If Norman Rockwell would’ve thought to paint a superhero, then he most
certainly would’ve nabbed Peter Parker, and his slice of Comicana as his
At home with Uncle Ben, and Aunt May, the teen wonderkind is a
throwback to the jet set, rapid-fire, profanity-spewing antiheroes that
all too regularly traverse celluloid planes. While director Sam Raimi’s
set is injected with all the razzle dazzle nuances of the 21st century
(and a big budget), there’s a comforting simplicity to the coming-of-age
tale of a geek gone good -- especially in a set seemingly borrowed from
Pleasantville. Forget the gothic, and cartoonish contours, the land of
“Spider-Man” is as billowy as cotton candy.
In Peter Parker, the classic everyboy, we see shades of the innocence
that makes Uncle Ben’s trite, but apropos line, “With great power comes
great responsibility,” seem not only timely, but inevitable. There is a
subtle allegory in the tale of a boy victimized by a genetically
engineered spider. We can almost hear the monster’s stirring testament
to Frankenstein, “I am your Adam,” in Peter’s burgeoning awareness of his
newly formed, and found powers.
Just as Peter is transformed by the pressing, and expanding parameters
of technology -- so too is his nemesis -- the Green Goblin, whose
hamartia is his own rampant run for advances that, unfortunately, advance
miles ahead of an adequate morality. Willem Dafoe is spectacularly
nefarious as the green hued nuisance despite a costume that looks like
something out a bad episode of Power Rangers. Ultimately, the conflict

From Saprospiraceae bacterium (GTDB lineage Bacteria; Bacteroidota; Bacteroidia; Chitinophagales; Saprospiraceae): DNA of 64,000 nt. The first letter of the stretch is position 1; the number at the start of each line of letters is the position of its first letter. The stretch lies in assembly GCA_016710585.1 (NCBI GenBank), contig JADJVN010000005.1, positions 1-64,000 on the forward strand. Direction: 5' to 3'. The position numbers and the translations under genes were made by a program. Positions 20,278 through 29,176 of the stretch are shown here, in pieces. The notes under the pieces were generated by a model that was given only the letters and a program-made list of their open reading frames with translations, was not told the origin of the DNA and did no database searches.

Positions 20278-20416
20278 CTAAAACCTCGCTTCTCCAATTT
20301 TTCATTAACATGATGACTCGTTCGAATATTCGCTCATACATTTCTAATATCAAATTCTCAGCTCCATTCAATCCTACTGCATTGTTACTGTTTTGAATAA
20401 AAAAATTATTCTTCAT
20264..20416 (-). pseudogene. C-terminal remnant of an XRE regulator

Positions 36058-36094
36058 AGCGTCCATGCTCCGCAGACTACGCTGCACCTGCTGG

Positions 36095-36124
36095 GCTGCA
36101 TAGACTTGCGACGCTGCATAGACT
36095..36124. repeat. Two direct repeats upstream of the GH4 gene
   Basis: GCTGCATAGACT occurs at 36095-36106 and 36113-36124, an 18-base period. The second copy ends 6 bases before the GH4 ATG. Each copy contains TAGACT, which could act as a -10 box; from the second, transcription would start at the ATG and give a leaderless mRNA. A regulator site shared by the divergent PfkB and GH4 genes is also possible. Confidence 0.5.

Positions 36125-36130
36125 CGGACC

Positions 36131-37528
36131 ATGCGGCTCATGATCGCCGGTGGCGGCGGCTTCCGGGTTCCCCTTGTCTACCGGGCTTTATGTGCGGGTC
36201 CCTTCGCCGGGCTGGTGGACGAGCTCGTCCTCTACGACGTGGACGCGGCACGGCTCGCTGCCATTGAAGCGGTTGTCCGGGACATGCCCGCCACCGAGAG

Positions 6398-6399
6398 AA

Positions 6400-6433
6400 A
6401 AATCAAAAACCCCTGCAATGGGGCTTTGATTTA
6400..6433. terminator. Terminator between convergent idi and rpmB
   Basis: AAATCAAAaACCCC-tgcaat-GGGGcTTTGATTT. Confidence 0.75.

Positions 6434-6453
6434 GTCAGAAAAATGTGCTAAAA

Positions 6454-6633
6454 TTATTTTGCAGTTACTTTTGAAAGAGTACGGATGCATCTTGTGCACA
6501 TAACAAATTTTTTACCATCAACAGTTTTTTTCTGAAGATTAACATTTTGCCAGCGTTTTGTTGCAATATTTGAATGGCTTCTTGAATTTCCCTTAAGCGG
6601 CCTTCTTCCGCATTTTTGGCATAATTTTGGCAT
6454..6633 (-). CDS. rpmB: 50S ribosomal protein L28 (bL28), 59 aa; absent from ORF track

between the boy, and the slick villain is played out within the ambiguous
terrain of the morality of science, and while we could hardly fathom a
movie in which the bad guy wins, the predictability of Peter’s victory is
pleasing on a number of levels.
Tobey Maguire plays the angst-ridden superhero with a decided
understatedness. When Aunt May advises a worn out and stubborn Peter
with, “You’re not Superman,” both the crowd, and Maguire seem dutifully
In classic Oliver Twist style, Peter kick-starts the film with a
voice-over in which he notes that “like every good story, this one begins
with a girl.” As Parker’s love interest, Kirsten Dunst plays Mary Jane
with a zeal that seems to stretch the narrow seams of the role.
Unfortunately, the girl never seems much more than a placard
damsel-in-distress, which, oddly, doesn’t distract too much from the
point of the movie.
While not exactly Dostoevsky, there’s a bit of proletarian truth to
the reality of a teenage boy who stumbles into heroics only after
inadvertently trying to score a hot car to impress the popular girl.
Although the script teeters on cliche at key points, well choreographed
fight scenes, a 50s sentimentality, and a pulse on basic and
uncomplicated human desires make “Spider-Man” a triumph.